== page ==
While the IC’s research organization looks into adding security to cloud environments, in the here and now, intelligence agencies are sharing more data.
The federal government has been encouraging agencies to adopt a “cloud first” mentality for years, but now agencies may finally have a tool that will make them more comfortable with putting sensitive information in the cloud. That could increase the adoption of cloud services across the government.
The GSA has been working to streamline the approval process for the program’s cloud service providers (CSPs) so they can be used by agencies. The release of the High Baseline Requirements means that agencies can use cloud services that meet the new requirements to protect sensitive, unclassified data in cloud environments, including data that, if leaked, could lead to loss of life and financial ruin.
Why is the release of the requirements so important? As FedRAMP notes, while 80 percent of federal information is categorized as “low and moderate impact levels,” protecting that data represents only about 50 percent of federal IT spending. The new High Baseline Requirements cover the other half of federal IT spending.
The GSA has been working on releasing the High Baseline Requirements for a while. As FedScoop reports: “The baseline, which has been in the works since January 2015, adds 100 security controls on top the program’s moderate impact level. With 421 controls in place, the baseline allows over half of the budget dedicated to federal IT to explore updating their legacy systems by moving to the cloud.”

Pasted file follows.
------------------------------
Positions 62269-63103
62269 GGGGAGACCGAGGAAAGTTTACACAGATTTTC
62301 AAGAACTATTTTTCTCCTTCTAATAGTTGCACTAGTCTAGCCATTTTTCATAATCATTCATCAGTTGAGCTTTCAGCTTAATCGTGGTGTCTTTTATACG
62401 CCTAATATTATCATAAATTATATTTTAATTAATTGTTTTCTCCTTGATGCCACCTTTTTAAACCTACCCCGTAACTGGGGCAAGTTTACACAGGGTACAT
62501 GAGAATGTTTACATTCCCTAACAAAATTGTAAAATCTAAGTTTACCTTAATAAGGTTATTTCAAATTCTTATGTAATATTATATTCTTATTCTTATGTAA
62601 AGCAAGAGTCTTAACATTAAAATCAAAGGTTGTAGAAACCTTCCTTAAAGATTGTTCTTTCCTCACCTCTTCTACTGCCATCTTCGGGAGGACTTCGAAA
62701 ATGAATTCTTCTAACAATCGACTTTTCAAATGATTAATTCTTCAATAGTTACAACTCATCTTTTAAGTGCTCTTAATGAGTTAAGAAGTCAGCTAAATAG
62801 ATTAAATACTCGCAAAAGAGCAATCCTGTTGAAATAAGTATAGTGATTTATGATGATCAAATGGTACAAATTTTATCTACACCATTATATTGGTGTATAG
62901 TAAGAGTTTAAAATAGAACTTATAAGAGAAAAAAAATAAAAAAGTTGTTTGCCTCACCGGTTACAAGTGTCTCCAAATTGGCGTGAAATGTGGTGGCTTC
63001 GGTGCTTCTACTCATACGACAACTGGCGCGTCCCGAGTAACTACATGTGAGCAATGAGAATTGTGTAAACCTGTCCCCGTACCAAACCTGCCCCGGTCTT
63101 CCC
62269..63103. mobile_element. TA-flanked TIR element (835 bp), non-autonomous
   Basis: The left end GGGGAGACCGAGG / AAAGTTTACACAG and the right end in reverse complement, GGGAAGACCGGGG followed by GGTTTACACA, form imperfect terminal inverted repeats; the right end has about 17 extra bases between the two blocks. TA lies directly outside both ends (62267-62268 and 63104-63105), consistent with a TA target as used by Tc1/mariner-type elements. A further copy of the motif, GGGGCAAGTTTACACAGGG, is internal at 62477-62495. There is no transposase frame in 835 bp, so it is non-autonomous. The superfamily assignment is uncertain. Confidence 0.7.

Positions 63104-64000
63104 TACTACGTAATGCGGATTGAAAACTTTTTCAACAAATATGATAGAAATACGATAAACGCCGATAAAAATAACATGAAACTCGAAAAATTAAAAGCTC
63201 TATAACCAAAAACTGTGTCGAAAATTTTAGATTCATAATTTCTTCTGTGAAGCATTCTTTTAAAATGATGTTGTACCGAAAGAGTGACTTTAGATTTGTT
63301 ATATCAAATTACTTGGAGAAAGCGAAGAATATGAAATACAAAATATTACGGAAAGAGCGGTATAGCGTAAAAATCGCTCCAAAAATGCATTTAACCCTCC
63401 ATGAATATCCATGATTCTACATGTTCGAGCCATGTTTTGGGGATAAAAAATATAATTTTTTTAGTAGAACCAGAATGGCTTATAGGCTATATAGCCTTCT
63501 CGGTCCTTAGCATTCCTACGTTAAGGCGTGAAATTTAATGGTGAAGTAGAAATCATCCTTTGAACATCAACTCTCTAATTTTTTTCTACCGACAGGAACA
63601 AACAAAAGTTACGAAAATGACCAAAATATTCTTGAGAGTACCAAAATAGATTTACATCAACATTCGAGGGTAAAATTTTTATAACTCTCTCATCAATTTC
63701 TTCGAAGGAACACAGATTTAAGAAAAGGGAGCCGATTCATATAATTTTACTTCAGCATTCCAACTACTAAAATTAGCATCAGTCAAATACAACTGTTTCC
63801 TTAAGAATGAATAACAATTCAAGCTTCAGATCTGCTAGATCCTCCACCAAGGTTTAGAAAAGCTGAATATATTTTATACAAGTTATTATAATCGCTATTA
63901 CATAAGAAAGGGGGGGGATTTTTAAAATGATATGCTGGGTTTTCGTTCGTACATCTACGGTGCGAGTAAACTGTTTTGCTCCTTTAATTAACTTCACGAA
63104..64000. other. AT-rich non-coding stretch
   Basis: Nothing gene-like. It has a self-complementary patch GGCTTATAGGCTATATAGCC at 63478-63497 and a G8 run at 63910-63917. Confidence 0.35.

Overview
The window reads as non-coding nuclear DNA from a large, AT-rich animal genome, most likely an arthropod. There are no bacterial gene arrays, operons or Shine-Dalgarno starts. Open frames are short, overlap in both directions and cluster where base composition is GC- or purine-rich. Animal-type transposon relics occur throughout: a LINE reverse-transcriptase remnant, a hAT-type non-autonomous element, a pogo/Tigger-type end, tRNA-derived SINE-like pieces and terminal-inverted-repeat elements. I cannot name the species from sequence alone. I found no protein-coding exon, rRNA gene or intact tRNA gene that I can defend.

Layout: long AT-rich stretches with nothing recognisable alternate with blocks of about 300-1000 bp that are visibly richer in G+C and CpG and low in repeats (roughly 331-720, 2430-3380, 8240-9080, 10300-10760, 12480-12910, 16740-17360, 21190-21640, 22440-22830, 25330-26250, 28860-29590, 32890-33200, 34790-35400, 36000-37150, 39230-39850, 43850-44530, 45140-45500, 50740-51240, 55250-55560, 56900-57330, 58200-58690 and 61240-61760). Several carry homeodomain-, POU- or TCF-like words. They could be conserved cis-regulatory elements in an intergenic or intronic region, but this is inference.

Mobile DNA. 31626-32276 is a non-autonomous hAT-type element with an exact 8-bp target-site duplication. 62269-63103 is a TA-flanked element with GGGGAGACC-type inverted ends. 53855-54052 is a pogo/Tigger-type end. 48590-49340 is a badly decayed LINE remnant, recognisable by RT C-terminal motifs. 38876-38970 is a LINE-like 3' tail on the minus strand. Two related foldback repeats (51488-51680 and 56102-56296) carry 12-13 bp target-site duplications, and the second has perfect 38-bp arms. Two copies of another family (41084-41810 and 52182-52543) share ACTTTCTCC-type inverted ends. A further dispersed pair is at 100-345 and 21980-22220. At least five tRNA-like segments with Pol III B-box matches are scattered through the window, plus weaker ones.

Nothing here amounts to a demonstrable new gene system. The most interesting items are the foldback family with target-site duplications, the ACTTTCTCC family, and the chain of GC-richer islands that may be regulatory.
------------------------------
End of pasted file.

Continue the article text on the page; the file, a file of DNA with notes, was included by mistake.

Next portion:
FedRAMP Director Matt Goodrich said in a statement that the requirements’ release “breaks down a huge barrier” to federal cloud adoption. “The federal government spends more than $40 billion annually on high impact systems — these are some of the most highly sensitive systems the government maintains,” he said. “The high baseline requirements and provisional authorizations will allow the government to more fully realize the efficiencies and cost savings related to using cloud services.”
Along with the release of the new requirements, the FedRAMP Joint Authorization Board, which is made up of the CIOs of the GSA, the Department of Defense and the Department of Homeland Security, also provisionally authorized three cloud vendors that have demonstrated compliance with the requirements. One of those is Microsoft’s Azure GovCloud.
The new High Baseline Requirements could make federal agencies more comfortable with the cloud.
If IT leaders believe they can safely store all of their sensitive information in the cloud, they are more likely to adopt cloud services for their entire enterprise rather than keep their sensitive data in on-premises data centers.
“This is definitely a pinnacle in the process — a turning point,” Pam Walker, senior director of federal public sector technology at the Information Technology Industry Council, told Federal Times. “One of the reasons you would always see for agencies not wanting to adopt cloud and moving toward that is they would always bring up security: The cloud is insecure, we can’t put our information over there.”
Although the new requirements will not relieve agencies from securing their data, the guidelines should offer a new measure of confidence in the security of the cloud systems the agencies are using.